Many claimed that his rich, weighty tone lent his interpretations a distinctive voice, some saying it sounded thick and muddy and others praising its rounded tone, saying it sounded as though Arrau were almost playing the organ or "plowing" his "paws" into the "flexible" keyboard. According to American critic Harold Schonberg, Arrau always put "a decidedly romantic piano tone in his interpretations." Although he often played with slower and more deliberate tempi from his middle age, Arrau had a reputation for being a fabulous virtuoso early in his career. According to Joseph Horowitz in his book Conversations With Arrau (1982), many critics feel his overall approach became less spontaneous and more reserved and introspective after the death of his mother, to whom he was extremely close. At the time of his death at 88 in Mürzzuschlag, Austria, Arrau was working on a compact disc recording of the complete works of Bach for keyboard, and had Haydn, Mendelssohn, Reger, Busoni and Boulez's 3rd Sonata in preparation. His remains were interred in his native city of Chillán, Chile. The Robert Schumann Society established the Arrau Medal in 1991.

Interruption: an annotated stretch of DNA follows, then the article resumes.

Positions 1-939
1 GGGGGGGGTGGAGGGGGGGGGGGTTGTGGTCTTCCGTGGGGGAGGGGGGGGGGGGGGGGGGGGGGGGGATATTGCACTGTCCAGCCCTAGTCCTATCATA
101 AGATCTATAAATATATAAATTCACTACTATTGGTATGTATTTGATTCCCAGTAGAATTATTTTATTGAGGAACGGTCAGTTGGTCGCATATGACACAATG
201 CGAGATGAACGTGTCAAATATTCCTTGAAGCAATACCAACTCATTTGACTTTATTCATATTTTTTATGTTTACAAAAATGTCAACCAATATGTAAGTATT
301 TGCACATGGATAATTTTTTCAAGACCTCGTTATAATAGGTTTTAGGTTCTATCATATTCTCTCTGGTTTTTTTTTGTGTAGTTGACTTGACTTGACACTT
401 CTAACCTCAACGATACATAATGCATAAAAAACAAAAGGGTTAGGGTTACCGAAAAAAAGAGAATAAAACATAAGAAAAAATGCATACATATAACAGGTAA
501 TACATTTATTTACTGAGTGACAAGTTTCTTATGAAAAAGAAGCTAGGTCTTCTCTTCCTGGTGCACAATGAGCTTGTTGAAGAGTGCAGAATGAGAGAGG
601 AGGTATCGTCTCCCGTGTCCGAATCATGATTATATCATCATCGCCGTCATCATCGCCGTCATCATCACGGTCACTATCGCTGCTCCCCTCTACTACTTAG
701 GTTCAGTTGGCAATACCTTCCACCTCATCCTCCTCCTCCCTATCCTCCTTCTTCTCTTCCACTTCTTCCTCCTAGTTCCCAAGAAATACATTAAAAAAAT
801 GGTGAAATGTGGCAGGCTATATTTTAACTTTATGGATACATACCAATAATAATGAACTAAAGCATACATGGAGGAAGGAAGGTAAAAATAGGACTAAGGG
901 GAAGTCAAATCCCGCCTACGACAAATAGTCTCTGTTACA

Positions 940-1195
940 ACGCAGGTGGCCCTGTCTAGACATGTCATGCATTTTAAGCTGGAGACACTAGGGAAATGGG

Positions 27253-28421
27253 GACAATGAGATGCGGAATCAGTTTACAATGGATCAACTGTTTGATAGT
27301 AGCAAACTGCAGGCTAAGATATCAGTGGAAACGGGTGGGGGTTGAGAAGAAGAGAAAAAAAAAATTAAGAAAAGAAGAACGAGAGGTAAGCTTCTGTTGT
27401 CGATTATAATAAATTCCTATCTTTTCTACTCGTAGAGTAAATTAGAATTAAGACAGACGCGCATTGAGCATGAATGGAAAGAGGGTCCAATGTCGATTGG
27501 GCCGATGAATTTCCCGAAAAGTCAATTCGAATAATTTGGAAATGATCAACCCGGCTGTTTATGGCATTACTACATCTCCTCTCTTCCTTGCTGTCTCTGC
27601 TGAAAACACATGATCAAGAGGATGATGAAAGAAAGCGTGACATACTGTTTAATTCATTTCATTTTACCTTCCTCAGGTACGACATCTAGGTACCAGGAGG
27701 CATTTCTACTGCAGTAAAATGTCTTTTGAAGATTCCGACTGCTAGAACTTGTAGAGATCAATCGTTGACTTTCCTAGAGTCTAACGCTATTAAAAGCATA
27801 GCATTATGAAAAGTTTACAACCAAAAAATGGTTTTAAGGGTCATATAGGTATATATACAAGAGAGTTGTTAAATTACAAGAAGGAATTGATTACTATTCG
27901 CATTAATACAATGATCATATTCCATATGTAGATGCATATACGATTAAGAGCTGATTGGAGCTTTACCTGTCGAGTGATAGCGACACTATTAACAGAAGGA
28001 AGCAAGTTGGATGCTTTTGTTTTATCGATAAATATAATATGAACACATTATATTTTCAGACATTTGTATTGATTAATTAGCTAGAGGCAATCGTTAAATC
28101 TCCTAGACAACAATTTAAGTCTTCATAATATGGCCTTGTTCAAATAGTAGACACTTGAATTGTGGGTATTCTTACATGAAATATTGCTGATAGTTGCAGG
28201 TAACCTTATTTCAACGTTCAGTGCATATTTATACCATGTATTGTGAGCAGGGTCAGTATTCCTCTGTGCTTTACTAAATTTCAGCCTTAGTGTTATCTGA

It has been awarded to András Schiff, Martha Argerich and Murray Perahia. Read more on Last.fm. User-contributed text is available under the Creative Commons By-SA License; additional terms may apply..
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